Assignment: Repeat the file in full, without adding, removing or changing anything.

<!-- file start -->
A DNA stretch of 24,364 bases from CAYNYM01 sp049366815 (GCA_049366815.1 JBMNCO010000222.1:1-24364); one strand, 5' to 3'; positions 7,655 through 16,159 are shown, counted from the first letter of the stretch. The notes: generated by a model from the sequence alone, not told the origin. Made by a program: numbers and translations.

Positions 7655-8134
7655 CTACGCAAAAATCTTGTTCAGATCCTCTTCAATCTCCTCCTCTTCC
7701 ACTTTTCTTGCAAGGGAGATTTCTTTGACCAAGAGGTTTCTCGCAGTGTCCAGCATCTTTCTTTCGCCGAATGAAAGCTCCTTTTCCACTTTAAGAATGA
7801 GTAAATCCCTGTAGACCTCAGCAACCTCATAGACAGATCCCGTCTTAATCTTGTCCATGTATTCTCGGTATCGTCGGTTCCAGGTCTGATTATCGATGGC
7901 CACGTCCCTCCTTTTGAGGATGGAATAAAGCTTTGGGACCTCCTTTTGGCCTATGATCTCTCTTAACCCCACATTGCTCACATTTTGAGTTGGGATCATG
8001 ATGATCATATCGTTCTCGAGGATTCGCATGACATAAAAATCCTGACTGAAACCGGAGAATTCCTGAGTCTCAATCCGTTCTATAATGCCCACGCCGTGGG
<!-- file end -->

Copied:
A DNA stretch of 24,364 bases from CAYNYM01 sp049366815 (GCA_049366815.1 JBMNCO010000222.1:1-24364); one strand, 5' to 3'; positions 7,655 through 16,159 are shown, counted from the first letter of the stretch. The notes: generated by a model from the sequence alone, not told the origin. Made by a program: numbers and translations.

Positions 7655-8134
7655 CTACGCAAAAATCTTGTTCAGATCCTCTTCAATCTCCTCCTCTTCC
7701 ACTTTTCTTGCAAGGGAGATTTCTTTGACCAAGAGGTTTCTCGCAGTGTCCAGCATCTTTCTTTCGCCGAATGAAAGCTCCTTTTCCACTTTAAGAATGA
7801 GTAAATCCCTGTAGACCTCAGCAACCTCATAGACAGATCCCGTCTTAATCTTGTCCATGTATTCTCGGTATCGTCGGTTCCAGGTCTGATTATCGATGGC
7901 CACGTCCCTCCTTTTGAGGATGGAATAAAGCTTTGGGACCTCCTTTTGGCCTATGATCTCTCTTAACCCCACATTGCTCACATTTTGAGTTGGGATCATG
8001 ATGATCATATCGTTCTCGAGGATTCGCATGACATAAAAATCCTGACTGAAACCGGAGAATTCCTGAGTCTCAATCCGTTCTATAATGCCCACGCCGTGGG